Wasted mooncakes: why half of the food produced never reaches our stomachs

As Chinese New Year approaches, now is the time to think again about the food we waste and throw away.
A few years ago, a Chinese TV programme broadcast a story about a group of primary schoolchildren’s homework project where they recorded how much their families spend over Chinese New Year. 
Ten-year-old Zhu Yue mentioned that her family spent as much as 8,000 yuan in eight days, with 40% of the outgoings on food ingredients. However, she said they had to waste part of the food, no matter how hard they had tried to finish it, because they bought too much. Most of the children in her class had similar tales.
Although it is frequently ignored, food waste is a major environmental issue. As much as 50% of all the food produced around the world never reaches a human stomach, according to a report published today. The reasons include: inadequate storage facilities, overly strict sell-by dates, consumer demand for cosmetically produced food and a growing tendency towards over-buying and wasting food.
With a growing global population and competing demands for land and resources such as water, there likely to be greater pressure to reduce food waste.
For example, demand for water in food production is expected to reach 10-13 trillion cubic metres a year by 2050 – around three times more than the total human use of freshwater today. Already today, around 550 billion cubic metres of water is wasted globally in growing crops that never reach the consumer. A figure that we can ill afford to see rise. 
For consumers, the biggest reasons for the waste are either that we prepare too much food, or we don’t use it in time before it goes stale.
The UK government campaign Love Food Hate Waste has estimated that people in Britain threw away the equivalent of 2 million turkeys, 5 million Christmas puddings and 74 million mince pies over the Christmas period.
Similarly, people in Hong Kong were estimated to have thrown away 2.5 million moon-cakes after the Chinese Mid-Autumn Festival last year. If these were lined up end to end, the cakes would equal the entire length of the city’s underground network, according to the Hong Kong NGO Green Power.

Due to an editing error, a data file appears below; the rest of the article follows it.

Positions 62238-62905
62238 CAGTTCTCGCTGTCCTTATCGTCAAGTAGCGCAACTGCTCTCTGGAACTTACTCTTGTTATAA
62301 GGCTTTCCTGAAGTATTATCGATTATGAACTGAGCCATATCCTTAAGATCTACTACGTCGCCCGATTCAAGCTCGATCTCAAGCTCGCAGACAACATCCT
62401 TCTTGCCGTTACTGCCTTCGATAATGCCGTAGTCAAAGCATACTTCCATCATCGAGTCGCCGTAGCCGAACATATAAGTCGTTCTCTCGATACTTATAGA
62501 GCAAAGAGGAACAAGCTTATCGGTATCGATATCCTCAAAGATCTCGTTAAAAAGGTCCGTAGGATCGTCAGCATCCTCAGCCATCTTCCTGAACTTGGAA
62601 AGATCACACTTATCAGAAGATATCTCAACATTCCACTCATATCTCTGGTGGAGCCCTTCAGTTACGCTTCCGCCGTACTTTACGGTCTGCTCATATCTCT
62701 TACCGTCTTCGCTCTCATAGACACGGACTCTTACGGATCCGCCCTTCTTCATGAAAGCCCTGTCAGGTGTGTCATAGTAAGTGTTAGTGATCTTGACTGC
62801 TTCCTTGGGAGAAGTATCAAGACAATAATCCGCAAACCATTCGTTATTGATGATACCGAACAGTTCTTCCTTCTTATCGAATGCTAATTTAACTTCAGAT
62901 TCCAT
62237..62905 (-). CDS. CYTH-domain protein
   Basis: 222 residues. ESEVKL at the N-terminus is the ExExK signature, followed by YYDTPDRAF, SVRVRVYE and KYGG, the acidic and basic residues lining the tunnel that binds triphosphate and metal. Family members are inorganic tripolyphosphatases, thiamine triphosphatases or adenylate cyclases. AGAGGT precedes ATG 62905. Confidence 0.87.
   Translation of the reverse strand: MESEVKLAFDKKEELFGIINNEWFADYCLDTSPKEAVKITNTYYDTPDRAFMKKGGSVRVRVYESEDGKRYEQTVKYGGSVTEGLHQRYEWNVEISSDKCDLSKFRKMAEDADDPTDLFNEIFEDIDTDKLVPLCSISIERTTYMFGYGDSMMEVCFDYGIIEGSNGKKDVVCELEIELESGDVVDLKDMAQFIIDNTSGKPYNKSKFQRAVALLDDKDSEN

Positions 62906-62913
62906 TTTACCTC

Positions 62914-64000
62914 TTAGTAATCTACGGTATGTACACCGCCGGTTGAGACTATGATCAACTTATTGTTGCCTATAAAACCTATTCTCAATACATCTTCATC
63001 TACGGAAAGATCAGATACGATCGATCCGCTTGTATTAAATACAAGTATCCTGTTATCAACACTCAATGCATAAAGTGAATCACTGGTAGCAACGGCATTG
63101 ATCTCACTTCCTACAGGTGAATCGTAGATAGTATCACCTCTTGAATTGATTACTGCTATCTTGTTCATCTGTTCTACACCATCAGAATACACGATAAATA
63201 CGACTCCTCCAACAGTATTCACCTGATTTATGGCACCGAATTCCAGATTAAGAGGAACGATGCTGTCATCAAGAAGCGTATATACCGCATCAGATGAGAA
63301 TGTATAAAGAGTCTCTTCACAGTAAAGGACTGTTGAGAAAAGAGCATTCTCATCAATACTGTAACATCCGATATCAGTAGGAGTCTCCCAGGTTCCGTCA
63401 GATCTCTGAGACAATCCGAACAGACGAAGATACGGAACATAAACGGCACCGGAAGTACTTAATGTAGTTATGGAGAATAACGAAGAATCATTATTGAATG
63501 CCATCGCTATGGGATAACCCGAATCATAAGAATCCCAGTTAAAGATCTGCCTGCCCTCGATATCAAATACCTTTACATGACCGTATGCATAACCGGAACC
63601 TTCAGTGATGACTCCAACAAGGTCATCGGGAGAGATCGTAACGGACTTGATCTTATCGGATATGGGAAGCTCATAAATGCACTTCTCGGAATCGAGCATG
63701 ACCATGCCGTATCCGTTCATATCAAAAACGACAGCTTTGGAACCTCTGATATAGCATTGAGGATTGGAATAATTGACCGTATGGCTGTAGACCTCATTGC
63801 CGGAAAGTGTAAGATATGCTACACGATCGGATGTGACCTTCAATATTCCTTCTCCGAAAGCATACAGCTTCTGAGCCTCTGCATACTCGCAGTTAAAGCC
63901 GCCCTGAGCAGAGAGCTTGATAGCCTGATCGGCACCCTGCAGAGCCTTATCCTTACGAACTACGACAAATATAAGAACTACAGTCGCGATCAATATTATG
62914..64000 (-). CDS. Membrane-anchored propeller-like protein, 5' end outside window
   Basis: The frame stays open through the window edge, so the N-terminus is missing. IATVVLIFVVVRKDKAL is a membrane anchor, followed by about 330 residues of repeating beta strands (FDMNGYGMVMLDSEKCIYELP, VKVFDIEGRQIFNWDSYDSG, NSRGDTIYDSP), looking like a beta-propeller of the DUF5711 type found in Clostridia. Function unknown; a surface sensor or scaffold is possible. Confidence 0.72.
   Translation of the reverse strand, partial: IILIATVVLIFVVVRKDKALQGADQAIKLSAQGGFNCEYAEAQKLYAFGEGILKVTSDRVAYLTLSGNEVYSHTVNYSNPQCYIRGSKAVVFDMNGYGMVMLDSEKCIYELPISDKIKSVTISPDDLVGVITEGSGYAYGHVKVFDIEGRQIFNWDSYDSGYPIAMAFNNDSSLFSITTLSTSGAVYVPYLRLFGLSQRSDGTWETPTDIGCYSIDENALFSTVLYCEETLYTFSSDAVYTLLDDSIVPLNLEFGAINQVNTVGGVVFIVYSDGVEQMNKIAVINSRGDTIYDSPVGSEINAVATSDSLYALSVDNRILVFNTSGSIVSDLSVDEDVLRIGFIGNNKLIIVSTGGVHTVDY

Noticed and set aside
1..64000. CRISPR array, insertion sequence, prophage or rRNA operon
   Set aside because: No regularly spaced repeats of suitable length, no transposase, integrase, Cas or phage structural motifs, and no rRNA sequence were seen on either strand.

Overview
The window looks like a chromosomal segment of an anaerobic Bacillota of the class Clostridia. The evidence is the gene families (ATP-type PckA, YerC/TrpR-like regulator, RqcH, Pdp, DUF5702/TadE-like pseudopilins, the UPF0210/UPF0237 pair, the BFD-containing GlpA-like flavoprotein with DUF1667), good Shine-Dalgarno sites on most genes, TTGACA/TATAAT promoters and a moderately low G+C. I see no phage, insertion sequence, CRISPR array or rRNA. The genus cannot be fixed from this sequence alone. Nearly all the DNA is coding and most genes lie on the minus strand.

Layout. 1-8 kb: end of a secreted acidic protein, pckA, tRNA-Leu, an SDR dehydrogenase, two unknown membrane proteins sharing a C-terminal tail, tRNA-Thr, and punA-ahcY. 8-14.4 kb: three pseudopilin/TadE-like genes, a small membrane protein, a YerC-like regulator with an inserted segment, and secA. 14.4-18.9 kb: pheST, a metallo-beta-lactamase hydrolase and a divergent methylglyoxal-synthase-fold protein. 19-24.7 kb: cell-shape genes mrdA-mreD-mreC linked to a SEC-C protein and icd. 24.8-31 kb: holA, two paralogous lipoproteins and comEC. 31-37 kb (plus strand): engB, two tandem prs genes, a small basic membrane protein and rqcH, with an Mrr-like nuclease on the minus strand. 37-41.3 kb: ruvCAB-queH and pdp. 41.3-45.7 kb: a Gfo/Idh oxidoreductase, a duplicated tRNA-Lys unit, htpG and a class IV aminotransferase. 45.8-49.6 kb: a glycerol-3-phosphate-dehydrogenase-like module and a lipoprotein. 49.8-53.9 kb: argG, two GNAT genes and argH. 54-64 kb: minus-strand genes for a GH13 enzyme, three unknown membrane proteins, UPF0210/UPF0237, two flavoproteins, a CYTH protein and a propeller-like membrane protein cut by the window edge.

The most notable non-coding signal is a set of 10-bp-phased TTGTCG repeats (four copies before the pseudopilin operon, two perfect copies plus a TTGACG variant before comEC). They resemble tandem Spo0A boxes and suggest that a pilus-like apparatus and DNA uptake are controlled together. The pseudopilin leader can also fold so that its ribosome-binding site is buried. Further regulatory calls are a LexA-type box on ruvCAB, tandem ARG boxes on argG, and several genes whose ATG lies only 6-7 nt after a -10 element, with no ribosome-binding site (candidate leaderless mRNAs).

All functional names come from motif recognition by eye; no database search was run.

In addition to the wasted moon-cakes, the citizens in Hong Kong are estimated to have wasted a further 3.5 million meat steaks and 3.6 million sausages after BBQ-ing. 

The irrigation water used globally to grow food that is wasted would be enough for the domestic needs (at 200 litres per person per day) of 9 billion people – the number expected on the planet by 2050.
Much of the food we waste as consumers is avoidable. Love Food Hate Waste estimate as much as 60% of the food wasted by consumers in the home is avoidable, with better food storage and recipes.
It is not just at home that food waste can be avoided either. 
Aside from festive events, everyday dining out can be a substantial source of food waste. According to a report by the British Sustainable Restaurant Association, Too Good To Waste, a British restaurant may waste an average of four tons of food a year. About 65% of the waste comes from preparation peelings, off cuts and anything ruined while cooking, and another 30% are leftovers from customers’ plates.
In China, research of more than 2,700 restaurant tables in cities, by the Chinese College of Food Science and Nutritional Engineering, estimates as much as 8 million tonnes of protein and 3 million tonnes of fat is wasted from customer leftovers. That’s enough to feed 200 million people for a year.
So as you stock up on food or size up a restaurant menu this Chinese New Year, you might want to think again about food waste and how you can avoid it.